This issue of The Voice, the e-mail newsletter of The Special Needs Alliance, was written by SNA member Raymon B. Harvey, Esq., an AV-rated sole practitioner in Little Rock, Arkansas. You can read more about Mr. Harvey, and his practice, at his office’s website, which provides additional information about Special Needs Trusts and related issues such as Guardianship and Conservatorship, Medicaid eligibility, and other topics of concern to those with disabilities and their caretaker families.

June 2008 - Vol. 2, Issue 11


Rolled up $100 dollar bill in a mousetrapStarting last month the Treasury began sending economic stimulus payments to more than 130 million households. Eligible people will receive up to $600 ($1,200 for married couples), and parents will receive an additional $300 for each eligible child younger than 17.  You must have filed a tax return in order to receive a stimulus check.

Additionally, at midnight on February 17, 2009, all full-power television stations in the United States will stop broadcasting in analog and switch to 100% digital broadcasting. A converter box will be required to receive broadcasts unless you have cable or satellite.  Congress created the TV Converter Box Coupon Program for households wishing to keep using their analog TV sets after February 17, 2009. The Program allows U.S. households to obtain up to two coupons, each worth $40, that can be applied toward the cost of eligible converter boxes.

How will receiving a stimulus check or coupon for a converter box affect your Medicaid or SSI Benefits?

The Centers for Medicare and Medicaid Services (CMS) recently issued guidance concerning the economic stimulus tax rebates and the digital television convert box coupons.

The economic stimulus tax rebates are not counted as income or resources under Medicaid, although the amount of time the rebates are not counted as resources is limited. The legislation (P.L. 110-185) provides that credits or refunds issued under the bill are not to be counted as income or resources in the month of receipt, and for the following two (2) months, for purposes of determining eligibility for or the amount of benefits under any federal program, or under any state or local program financed in whole or in part with federal funds, such as Medicaid and SSI.

With regard to transfers of assets for less than fair market value, rebates given away during the three month period in which they are not countable as income or resources would be subject to a transfer penalty.  However, if given away after the three month exempt period expires, the rebates would be subject to penalty.

What about the converter box coupons?

The Department of Commerce is planning to send “coupons” worth $40 each to households for the purpose of helping to defray the cost of purchasing television digital converter boxes. The boxes will be needed by people who do not have digital television receivers when television signals are no long broadcast in analog format beginning in 2009.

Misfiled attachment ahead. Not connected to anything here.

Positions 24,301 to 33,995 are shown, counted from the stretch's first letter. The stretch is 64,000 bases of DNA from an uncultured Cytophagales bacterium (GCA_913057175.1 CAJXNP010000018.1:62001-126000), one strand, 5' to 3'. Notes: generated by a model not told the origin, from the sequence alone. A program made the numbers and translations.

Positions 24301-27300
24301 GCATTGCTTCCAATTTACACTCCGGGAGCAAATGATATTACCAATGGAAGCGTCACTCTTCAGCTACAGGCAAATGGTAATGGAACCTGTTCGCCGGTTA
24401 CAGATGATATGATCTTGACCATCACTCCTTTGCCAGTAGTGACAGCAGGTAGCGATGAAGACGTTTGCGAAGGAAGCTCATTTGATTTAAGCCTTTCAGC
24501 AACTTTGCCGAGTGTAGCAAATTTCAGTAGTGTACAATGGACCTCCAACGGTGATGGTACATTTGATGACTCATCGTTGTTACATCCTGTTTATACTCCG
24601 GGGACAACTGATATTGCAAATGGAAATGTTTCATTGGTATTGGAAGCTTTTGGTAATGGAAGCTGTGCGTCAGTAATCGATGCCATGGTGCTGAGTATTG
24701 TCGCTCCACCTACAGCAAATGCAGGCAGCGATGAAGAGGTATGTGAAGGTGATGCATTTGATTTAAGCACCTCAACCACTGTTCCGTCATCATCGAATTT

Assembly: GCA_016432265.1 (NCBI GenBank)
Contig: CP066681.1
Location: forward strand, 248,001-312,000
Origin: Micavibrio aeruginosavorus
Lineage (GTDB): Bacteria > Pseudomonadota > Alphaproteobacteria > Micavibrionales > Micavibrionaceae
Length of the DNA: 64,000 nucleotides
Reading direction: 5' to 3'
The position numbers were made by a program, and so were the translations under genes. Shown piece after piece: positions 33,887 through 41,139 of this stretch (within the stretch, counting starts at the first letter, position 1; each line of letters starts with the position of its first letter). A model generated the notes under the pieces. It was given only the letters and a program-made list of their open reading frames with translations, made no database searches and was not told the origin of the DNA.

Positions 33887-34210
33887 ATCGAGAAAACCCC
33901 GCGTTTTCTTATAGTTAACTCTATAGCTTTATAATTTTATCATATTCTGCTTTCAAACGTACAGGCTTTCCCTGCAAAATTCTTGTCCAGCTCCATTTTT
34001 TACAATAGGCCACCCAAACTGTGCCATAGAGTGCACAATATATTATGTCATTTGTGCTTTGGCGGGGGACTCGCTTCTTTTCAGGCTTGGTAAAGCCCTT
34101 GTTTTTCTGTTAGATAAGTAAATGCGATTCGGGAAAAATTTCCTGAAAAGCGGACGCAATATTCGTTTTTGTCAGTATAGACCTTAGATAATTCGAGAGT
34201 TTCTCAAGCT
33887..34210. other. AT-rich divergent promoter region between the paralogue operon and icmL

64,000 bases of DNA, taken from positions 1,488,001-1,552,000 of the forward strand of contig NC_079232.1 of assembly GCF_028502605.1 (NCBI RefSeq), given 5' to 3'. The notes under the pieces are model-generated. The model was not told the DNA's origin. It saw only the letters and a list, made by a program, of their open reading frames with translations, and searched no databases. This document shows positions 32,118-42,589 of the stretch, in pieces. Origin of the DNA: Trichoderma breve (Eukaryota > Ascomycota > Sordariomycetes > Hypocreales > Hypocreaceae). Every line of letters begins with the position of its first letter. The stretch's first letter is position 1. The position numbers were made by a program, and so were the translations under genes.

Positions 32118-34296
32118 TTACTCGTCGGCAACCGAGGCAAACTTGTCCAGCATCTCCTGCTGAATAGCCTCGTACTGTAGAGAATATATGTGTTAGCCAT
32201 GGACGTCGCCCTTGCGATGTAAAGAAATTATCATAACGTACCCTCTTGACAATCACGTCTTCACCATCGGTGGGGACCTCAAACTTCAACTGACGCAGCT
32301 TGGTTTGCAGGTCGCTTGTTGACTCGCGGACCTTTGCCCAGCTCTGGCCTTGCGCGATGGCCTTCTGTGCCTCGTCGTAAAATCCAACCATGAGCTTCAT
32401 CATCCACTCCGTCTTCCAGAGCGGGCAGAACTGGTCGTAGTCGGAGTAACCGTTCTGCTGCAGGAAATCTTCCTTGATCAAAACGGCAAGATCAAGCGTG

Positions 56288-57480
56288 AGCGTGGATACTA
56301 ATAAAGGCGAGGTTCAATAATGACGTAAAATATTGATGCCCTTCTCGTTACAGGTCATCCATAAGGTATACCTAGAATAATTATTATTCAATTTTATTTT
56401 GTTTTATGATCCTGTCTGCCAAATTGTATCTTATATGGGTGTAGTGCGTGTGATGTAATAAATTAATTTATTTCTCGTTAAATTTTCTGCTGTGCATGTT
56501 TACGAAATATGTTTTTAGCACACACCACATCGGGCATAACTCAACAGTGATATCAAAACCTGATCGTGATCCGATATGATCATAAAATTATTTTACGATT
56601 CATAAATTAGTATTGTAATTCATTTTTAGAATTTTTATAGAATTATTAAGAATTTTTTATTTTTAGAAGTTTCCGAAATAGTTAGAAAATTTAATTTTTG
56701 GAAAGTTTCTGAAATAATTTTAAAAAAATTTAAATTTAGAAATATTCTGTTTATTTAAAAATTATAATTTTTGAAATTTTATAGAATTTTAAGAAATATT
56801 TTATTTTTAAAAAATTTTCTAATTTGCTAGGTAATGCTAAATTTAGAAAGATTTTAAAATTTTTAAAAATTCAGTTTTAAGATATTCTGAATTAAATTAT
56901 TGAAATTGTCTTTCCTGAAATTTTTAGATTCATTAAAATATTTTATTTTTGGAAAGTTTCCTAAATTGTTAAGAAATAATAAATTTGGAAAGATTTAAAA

The coupon the Department of Commerce is distributing is actually a form of credit card, each worth $40. A person would take his or her coupon to a retailer and exchange it for a converter box. If the converter box costs more than $40, the person would pay only the difference.

According to Commerce, there is nothing else a person can do with this coupon except buy a converter box. The coupon cannot be converted to cash at a bank, for example, or used to buy anything else. That means the $40 coupons would not be considered income under Medicaid. For Medicaid, income is broadly defined as anything a person receives that can be used to purchase food or shelter. Since the coupons can only be used to purchase a converter box, the coupons do not meet the Medicaid definition of income. Since Medicaid uses the SSI definition of income, the coupons would not count as income for SSI purposes, either.

About this Article: We hope you find this article informative, but it is not legal advice. You should consult your own attorney, who can review your specific situation and account for variations in state law and local practices. Laws and regulations are constantly changing, so the longer it has been since an article was written, the greater the likelihood that the article might be out of date. SNA members focus on this complex, evolving area of law. To locate a member in your state, visit Find an Attorney.

 Requirements for Reproducing this Article: The above article may be reprinted only if it appears unmodified, including both the author description above the title and the “About this Article” paragraph immediately following the article, accompanied by the following statement: “Reprinted with permission of the Special Needs Alliance –” The article may not be reproduced online. Instead, references to it should link to it on the SNA website.